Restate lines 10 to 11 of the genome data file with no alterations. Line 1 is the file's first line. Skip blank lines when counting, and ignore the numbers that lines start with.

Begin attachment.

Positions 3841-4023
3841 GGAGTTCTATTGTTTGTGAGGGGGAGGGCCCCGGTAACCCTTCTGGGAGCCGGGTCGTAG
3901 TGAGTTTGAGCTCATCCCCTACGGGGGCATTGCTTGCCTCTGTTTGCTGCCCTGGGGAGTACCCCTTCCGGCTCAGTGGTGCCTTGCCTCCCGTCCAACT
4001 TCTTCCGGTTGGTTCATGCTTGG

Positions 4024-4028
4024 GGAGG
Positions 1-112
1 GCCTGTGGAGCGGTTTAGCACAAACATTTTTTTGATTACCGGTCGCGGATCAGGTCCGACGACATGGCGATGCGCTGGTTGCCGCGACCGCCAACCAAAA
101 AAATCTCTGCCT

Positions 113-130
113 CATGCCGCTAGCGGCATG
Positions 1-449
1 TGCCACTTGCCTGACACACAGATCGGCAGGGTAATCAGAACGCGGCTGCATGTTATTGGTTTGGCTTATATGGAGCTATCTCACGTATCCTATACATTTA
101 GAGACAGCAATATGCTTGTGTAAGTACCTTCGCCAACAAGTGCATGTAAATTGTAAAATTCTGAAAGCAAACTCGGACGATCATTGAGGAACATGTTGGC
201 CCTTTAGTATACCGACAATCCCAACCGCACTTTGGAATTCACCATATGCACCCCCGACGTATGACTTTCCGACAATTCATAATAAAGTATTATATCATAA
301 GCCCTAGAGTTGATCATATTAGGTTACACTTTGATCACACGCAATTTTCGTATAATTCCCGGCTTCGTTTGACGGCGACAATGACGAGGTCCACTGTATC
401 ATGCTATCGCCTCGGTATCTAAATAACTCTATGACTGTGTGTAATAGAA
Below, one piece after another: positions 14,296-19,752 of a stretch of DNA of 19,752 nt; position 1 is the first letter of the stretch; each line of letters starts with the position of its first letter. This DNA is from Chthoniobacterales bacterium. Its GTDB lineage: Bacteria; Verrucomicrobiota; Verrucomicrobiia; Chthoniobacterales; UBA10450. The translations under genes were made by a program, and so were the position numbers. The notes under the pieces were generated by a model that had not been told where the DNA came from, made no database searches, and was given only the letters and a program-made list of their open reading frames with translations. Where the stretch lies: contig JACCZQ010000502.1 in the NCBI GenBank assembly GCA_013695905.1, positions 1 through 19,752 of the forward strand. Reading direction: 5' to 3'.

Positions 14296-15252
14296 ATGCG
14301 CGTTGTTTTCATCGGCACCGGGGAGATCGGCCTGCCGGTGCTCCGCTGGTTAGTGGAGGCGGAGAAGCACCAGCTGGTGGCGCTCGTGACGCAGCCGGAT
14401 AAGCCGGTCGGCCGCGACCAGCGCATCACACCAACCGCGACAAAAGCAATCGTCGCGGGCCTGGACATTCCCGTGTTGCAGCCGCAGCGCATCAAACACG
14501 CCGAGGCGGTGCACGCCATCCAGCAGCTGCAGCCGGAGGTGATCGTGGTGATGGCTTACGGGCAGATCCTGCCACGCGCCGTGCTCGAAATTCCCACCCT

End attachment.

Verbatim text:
Positions 113-130
113 CATGCCGCTAGCGGCATG